The personal tone of the response stems mostly from the high stakes involved in the presidential election. But also stems from a feud between the two publications. Crisis is the magazine of politically conservative Catholics. National Catholic Reporter is read by liberals. The two publications are both politically wired and well-known to Catholic (and non-Catholic) movers and shakers.

NCR's explosive story had its genesis in an action taken by Hudson last spring: After learning that a low level employee at the U.S. bishops' Secretariat for African-American Catholics hosted a "Catholics for Kerry" Internet forum, Hudson wrote in his widely distributed email newsletter that the employee, Ono Ekeh, shouldn't work for the bishops' conference because Kerry is pro-choice. Ekeh was soon forced to resign.

"If you're going to play in the sandbox," Hudson told NCR last spring, "then you have to take the consequences of your public utterances and your public actions."

Reporter Joe Feuerherd said he decided to write a profile of Hudson partly as a result of Ekeh's firing, reasoning that Hudson had "successfully placed himself at the center of things both Catholic and political in the nation's capitol."

While Feuerherd researched his story during the spring, Hudson friend Bill Donohue of the Catholic League learned that the Kerry campaign had hired Mara Vanderslice as its director of religious outreach-and complained that, among other actions, she had spoke at rallies held by ACT-UP, the AIDS activism group that disrupted Mass at St. Patrick's Cathedral in 1989 by spitting the Eucharist on the floor. As a result, the Kerry campaign deep-sixed Vanderslice, who hasn't been heard from since June. Last month, after the Democratic National Committee hired the Rev. Brenda Bartella Peterson as its senior religion adviser, Donohue surfaced again, pointing out that Peterson had sided with atheist Michael Newdow in a Supreme Court case seeking to censor the words `under God' in the Pledge of Allegiance. Peterson immediately resigned.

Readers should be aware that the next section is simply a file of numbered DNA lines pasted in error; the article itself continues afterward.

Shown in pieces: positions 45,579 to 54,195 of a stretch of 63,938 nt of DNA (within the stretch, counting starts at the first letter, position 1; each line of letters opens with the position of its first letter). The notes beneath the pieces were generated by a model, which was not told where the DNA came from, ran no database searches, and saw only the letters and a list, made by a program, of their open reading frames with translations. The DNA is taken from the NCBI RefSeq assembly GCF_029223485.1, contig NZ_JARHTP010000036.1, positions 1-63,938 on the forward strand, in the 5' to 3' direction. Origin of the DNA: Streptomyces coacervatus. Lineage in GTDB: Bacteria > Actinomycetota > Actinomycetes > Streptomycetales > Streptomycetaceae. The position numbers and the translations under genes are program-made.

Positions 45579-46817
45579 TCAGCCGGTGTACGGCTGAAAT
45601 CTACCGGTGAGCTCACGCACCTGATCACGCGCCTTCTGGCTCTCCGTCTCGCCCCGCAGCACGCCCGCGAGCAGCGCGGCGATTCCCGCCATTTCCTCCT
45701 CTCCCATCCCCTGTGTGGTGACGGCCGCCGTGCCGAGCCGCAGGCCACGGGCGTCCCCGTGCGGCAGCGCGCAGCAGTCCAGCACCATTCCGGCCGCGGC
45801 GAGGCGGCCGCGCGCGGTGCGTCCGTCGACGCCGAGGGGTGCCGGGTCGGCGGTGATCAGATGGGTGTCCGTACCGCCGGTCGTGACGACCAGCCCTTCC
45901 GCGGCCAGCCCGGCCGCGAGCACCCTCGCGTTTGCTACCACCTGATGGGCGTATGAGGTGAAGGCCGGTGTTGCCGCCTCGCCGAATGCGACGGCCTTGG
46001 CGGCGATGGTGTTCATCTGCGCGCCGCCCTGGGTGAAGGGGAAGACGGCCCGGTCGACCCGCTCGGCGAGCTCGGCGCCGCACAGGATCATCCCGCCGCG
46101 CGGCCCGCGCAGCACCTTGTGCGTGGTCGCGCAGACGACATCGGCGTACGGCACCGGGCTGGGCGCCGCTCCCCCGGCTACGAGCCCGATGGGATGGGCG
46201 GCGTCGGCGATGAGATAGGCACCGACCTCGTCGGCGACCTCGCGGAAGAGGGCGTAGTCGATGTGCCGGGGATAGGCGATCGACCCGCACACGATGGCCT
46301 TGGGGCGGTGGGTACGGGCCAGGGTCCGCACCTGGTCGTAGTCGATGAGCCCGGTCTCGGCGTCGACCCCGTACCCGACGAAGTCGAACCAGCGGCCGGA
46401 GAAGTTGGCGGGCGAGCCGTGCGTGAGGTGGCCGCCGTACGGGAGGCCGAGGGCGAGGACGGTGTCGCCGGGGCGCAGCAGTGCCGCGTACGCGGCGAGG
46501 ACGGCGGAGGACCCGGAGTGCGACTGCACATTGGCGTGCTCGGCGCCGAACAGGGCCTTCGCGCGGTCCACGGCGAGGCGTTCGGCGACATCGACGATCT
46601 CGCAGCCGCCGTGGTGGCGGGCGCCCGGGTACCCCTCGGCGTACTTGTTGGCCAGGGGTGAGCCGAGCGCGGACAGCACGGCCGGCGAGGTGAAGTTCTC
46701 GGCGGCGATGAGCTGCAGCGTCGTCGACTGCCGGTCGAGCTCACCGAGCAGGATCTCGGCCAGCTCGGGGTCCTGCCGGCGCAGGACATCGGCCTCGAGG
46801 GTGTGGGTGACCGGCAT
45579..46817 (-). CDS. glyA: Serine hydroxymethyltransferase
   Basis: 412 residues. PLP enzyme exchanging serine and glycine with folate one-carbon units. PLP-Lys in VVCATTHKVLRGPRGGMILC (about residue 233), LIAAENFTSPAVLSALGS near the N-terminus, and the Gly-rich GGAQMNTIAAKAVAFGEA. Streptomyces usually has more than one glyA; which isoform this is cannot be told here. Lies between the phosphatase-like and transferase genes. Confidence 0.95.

Hudson believes he was "outed" by NCR because of the paper's anger at conservatives' power. NCR editor Tom Roberts responded, in a signed note that ran alongside Feuerherd's story: "All of us, as Hudson put it, have done things in our lives that we regret. But not everyone is a public figure, seeking the spotlight and rubbing elbows regularly with the most powerful in the land. Most of us don't regularly publicly denounce those whose personal behavior we think deficient; fewer still have the power to get someone fired for maintaining a political Web site because we disagree with its content; or to claim with some validity that we are responsible for getting like-minded Catholics appointed to positions of power at the highest levels of government."

Today, with days to go before the Republican National Convention and then a few short weeks before the Nov. 2 election, it's impossible to know who will win the White House. But both political parties know this: there are 64 million Catholics in the United States, or about 25% of the population. Recent polling has shown Catholics with a slight preference for John Kerry, the first Catholic candidate since 1960, over President Bush. Catholics who attend church infrequently support Kerry by a wide margin. However, among Mass-attending Catholics, Bush leads Kerry. These are the voters Hudson has helped the Bush campaign capture.

Meanwhile, combined data from Gallup's two most recent polls, conducted July 19-21 and July 30-Aug. 1, show that Catholic registered voters who attend church weekly support Bush over Kerry, 52% to 42%. They represent about one-third of all Catholic registered voters. Among Catholic registered voters who attend church nearly every week or monthly, Kerry leads Bush, 50% to 45%. This group represents about 27% of all Catholic registered voters. Among Catholic registered voters who rarely or never attend church, Kerry leads, 57% to 39%. This group represents about 38% of all U.S. Catholic registered voters.

Donohue told the New York Times that Hudson's resignation would hurt the Bush campaign's efforts with Catholic voters. "He was the ultimate networker," Donohue said. "I think it will be hurt because of the ties that Deal had."

Hudson clearly knew the stakes in the spring. "This election is nothing less than a test for the Catholic Church in the United States," Hudson told Beliefnet in a May interview.

And now, perhaps, more so.

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